• What daily routines and drills do they do to establish a productive team culture

  • A lack of education, empowerment, or accountability lead to the process breaking down

  • How can you convey problems to players without shattering their confidence

  • Don’t let players feel let down, put down, or shut down

  • How do you get all of your coaches on the same page

  • What does your coach development process look like

  • What are some great interview questions for recruitment

  • Being a super stubborn coach is a disservice to your team

  • When you think kindly of someone, where is that coming from

  • What are some unique things that Andrew’s organization is doing that others aren’t

  • How is this spring’s practice plan shaping up

  • What does Andrew suggest to head coaches or assistants that want to be head coaches

  • It is important to respect how your ideas get results

  • When pitchers get behind, it is typically because of their fast ball

  • What is something that Andrew Wright has learned lately that he is excited about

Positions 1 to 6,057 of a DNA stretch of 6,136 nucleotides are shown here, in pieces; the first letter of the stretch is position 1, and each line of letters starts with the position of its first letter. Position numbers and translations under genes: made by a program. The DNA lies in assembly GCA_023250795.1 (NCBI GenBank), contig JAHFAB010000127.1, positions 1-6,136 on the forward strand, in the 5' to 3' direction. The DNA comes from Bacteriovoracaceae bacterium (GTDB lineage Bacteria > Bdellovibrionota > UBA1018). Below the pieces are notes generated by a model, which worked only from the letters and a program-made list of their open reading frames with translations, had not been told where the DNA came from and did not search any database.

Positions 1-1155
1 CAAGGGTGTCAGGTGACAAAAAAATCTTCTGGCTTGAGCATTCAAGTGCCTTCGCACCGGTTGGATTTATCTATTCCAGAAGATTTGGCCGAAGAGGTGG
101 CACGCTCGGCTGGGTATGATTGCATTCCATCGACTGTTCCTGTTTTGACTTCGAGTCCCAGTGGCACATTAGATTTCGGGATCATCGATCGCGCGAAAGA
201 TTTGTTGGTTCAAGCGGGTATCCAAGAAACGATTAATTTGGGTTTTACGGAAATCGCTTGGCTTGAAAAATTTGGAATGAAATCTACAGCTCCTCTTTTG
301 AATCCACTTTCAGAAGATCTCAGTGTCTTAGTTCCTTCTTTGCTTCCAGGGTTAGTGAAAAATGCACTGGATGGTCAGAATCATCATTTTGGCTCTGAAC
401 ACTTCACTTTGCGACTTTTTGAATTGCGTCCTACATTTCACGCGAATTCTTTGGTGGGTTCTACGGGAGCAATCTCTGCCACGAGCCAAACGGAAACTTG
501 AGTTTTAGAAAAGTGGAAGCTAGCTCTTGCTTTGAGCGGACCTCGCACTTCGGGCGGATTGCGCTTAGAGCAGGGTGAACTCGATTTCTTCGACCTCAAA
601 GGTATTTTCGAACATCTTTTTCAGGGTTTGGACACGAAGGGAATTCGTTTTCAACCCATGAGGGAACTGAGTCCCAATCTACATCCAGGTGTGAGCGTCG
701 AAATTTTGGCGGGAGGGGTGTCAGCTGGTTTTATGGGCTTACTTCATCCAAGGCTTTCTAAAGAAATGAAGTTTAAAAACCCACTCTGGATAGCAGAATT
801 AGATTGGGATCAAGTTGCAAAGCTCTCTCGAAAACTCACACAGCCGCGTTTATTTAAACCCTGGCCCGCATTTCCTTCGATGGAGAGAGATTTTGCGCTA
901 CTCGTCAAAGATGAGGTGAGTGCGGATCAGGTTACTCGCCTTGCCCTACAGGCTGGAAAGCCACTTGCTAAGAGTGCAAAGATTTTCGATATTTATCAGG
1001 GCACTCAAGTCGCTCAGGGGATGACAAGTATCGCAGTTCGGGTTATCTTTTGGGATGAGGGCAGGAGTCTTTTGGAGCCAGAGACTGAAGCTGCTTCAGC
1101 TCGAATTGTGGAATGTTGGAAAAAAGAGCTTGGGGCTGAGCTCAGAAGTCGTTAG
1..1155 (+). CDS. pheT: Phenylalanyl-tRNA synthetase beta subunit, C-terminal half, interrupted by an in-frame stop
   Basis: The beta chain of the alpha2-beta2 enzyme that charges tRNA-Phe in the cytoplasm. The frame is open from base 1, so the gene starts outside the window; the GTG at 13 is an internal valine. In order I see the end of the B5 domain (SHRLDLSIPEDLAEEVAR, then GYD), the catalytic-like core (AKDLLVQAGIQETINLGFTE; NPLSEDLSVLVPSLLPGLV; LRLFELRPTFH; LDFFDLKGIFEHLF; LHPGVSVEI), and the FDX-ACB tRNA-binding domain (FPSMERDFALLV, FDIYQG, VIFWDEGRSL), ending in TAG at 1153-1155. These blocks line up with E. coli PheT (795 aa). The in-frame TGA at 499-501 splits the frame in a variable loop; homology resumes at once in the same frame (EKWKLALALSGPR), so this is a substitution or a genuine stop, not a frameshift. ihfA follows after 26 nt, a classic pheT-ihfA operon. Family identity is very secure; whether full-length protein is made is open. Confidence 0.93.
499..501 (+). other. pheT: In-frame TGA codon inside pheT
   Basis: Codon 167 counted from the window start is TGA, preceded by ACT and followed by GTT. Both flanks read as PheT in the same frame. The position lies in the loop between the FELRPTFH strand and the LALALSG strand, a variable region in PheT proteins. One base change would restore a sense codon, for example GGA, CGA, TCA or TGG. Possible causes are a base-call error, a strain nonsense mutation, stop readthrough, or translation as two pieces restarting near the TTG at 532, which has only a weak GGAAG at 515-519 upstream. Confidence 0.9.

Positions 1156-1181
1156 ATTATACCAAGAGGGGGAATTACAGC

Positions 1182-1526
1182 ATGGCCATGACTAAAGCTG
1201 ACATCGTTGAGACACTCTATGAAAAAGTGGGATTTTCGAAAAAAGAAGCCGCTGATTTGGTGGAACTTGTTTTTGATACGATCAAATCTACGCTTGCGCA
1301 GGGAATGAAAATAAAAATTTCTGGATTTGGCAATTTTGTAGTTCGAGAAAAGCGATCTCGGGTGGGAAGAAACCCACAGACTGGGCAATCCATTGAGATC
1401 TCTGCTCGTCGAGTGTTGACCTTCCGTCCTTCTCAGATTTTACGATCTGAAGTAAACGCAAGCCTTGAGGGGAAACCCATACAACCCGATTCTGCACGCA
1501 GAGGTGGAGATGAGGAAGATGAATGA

• Which resources are useful that have come up in staff meetings

3 Key Points:

  1.  Don’t just bog the players down with the details. Show them how to apply them.

  2.  Team culture is a product of your belief, behavior, and experience.

  3.  Learn how to listen and how to manage your reaction when addressing issues.

Tweetable Quotes:

  • “In a given year we have anywhere from 47 to 55 players for whom we are responsible. So, we have to get very creative.” – Andrew Wright (2:49)

  • “At the Division 2 level, you can’t just recruit your wins, you have to recruit and develop them.” – Andrew Wright (4:24)

  • “Unless we are willing to share the information, and be very transparent about what we are doing, we can’t really prove our worth. It’s just an opinion at that point.” – Andrew Wright (5:54)